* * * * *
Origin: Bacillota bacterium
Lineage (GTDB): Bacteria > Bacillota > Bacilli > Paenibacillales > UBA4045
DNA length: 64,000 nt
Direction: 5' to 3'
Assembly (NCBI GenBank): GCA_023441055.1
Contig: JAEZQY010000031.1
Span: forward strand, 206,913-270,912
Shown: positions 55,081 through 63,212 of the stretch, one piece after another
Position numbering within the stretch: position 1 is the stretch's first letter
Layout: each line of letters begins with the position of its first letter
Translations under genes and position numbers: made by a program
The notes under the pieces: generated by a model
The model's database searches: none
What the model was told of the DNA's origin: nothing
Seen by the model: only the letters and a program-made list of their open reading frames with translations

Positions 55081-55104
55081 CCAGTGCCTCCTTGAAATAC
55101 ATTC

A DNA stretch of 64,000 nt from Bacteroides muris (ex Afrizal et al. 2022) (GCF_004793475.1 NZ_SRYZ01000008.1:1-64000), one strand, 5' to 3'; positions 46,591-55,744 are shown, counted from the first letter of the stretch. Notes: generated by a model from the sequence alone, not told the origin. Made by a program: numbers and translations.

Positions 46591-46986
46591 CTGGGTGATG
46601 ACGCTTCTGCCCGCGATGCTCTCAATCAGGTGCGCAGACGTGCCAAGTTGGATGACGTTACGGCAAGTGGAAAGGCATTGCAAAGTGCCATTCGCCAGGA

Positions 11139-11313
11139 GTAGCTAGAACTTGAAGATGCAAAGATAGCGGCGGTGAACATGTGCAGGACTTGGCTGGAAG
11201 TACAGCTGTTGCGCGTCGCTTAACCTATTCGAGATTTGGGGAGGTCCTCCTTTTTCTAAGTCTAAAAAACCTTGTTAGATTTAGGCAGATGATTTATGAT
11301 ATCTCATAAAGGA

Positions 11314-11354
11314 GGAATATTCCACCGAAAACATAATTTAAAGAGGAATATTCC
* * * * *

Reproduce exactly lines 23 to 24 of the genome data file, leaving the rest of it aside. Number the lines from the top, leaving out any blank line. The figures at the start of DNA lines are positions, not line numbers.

Positions 11139-11313
11139 GTAGCTAGAACTTGAAGATGCAAAGATAGCGGCGGTGAACATGTGCAGGACTTGGCTGGAAG